Much of the stress we are under is the result of a confusion of wants and needs. Many people believe they need things when really these things are merely wants.
The philosopher Epicurus distinguished these and discussed the problems in confusing them long ago. There are three categories of desires. The first are natural and necessary and include the basics: food, clothing, shelter, as well as friendship, freedom, and thinking. We require these in order to be happy. And, for Epicurus, these are all that we require in order to be happy.
But, there are also natural and unnecessary desires (wants that become confused with needs). These include many of the luxury items in our life; fancy food, clothing, big houses, fancy cars. All of which we desire but do not require to be happy. The problem occurs when we believe we need these things, purchase them, and then find that we have to work to afford them. So, people end up working, not for themselves, but their things.
Third, Epicurus identifies the unnatural and unnecessary desires for power and fame. These may be at the root of our belief that the natural but unnecessary desires are really needs. After all, if you strongly desire fame and power, you will deduce that you need those things that Epicurus classifies as natural but unnecessary.
There is a wonderful quote from Einstein about the perils of fame: "With fame, I have become more and more stupid, which of course, is a very common phenomenon. But you have to take it all with good humor. Charlie Chaplin had it right. When he and I met we were surrounded by people calling our names. 'What does it all mean?' I asked him. 'Nothing.' he replied."
Fame and power are truly unnatural and unnecessary.
Another cause of our stress is our belief that we need to keep up, keep going faster, being more productive. Again, this confuses a want with a need. However, a movement has been growing against this in recent years called the "slowness movement." Carl Honore has published a book titled In Praise of Slowness discussing the benefits of slow work, slow food, slow sex, and a relaxed stress-free approach to life in general.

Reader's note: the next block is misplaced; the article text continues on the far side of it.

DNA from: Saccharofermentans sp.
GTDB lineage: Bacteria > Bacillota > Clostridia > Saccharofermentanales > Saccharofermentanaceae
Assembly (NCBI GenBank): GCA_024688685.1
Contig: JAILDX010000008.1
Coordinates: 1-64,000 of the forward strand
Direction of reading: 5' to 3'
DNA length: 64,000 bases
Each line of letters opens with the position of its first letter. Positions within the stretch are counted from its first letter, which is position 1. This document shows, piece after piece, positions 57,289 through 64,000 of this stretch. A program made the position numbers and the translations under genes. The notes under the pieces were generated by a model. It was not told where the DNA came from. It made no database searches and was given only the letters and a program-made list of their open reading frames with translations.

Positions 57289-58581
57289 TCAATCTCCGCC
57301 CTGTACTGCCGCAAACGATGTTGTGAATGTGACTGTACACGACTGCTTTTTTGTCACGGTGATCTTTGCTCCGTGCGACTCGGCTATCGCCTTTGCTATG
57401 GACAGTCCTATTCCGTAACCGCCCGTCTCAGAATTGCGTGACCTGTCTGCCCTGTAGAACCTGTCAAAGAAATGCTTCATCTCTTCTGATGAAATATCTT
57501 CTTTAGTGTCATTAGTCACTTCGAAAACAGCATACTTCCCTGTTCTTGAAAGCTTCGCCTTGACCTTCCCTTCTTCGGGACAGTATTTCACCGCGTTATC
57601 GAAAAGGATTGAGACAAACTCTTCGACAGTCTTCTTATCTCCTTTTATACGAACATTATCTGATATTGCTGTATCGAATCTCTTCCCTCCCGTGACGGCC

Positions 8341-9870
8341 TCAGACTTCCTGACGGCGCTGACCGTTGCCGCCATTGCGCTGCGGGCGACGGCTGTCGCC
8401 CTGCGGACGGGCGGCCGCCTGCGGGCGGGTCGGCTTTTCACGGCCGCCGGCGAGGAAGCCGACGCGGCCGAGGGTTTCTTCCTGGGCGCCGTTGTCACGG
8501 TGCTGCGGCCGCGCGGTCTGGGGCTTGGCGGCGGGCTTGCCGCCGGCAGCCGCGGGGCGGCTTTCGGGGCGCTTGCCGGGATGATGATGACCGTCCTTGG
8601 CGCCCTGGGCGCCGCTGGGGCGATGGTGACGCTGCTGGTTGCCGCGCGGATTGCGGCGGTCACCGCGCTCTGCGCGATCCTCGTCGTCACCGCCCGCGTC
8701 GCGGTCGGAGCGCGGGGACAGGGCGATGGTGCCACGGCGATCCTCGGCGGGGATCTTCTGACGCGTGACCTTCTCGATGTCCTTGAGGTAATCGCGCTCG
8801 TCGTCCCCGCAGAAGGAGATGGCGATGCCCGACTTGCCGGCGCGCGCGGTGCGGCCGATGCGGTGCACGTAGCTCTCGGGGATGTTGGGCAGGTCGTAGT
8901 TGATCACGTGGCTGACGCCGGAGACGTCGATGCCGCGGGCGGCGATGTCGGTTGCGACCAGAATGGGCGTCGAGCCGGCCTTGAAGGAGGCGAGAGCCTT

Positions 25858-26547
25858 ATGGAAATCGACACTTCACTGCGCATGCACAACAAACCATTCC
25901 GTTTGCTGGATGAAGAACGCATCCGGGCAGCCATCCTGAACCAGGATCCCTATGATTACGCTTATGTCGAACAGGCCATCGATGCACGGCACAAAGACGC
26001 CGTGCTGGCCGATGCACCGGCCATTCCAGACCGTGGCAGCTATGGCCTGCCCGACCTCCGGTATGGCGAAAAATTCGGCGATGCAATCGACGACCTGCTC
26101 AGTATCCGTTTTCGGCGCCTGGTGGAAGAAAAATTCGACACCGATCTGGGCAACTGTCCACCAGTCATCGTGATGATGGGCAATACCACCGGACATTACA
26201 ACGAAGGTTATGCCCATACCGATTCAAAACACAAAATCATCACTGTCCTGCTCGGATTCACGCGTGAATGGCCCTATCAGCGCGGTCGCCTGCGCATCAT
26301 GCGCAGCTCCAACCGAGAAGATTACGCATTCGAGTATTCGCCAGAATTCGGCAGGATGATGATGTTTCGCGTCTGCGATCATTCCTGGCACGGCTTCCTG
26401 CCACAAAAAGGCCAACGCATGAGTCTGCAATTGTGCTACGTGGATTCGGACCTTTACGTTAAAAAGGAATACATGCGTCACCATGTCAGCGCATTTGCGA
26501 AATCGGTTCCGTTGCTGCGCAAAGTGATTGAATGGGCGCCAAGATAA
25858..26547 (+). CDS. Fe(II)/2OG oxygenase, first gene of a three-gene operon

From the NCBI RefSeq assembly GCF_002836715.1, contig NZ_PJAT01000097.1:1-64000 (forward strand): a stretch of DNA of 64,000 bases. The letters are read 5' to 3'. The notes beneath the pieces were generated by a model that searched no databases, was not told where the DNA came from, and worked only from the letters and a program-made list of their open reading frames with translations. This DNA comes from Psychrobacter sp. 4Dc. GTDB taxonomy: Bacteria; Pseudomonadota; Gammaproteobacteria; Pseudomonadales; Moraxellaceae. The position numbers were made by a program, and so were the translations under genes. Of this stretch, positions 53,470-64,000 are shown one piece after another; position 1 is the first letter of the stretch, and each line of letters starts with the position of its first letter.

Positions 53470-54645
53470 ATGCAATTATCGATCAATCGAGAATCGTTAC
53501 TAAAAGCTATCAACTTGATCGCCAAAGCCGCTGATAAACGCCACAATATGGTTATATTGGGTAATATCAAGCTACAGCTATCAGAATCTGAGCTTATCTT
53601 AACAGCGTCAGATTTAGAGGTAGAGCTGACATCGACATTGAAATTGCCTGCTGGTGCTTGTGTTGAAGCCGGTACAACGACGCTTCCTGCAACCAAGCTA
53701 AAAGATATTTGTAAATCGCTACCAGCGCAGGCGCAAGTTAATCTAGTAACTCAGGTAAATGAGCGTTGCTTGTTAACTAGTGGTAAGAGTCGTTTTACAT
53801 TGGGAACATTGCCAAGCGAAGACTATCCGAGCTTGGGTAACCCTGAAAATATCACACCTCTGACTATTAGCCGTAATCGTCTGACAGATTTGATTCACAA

There is nothing new here really as Henry David Thoreau wrote eloquently on this in his essay "Life Without Principle." In it, he writes "I wish to suggest that a man may be very industrious, and yet not spend his time well. There is no more fatal blunderer than he who consumes the greater part of his life getting his living. If I should sell my forenoons and afternoons to society, as most appear to do, I am sure that for me there would be nothing left worth living for." But, we are all too willing to sell our forenoons and afternoons leaving nothing behind for ourselves or our families and friends. We impose these conditions and requirements on ourselves and then feel stressed when we cannot keep up.
We can only do so much on any given day. Once we do that and do our best we should be satisfied with that and recognize that there are limits to what we can do. This recognition is a good start to living a life of happiness.
Perhaps we should heed the words of William James: "Not that I would not, if I could, be both handsome and fat and well dressed, and a great athlete, and make a million a year, be a wit, a bon vivant, and a lady-killer, as well as a philosopher; a philanthropist, statesman, warrior, and African explorer, as well as a 'tone-poet' and saint. But the thing is simply impossible."
KEVIN J. BROWNE
Philosopher / Educator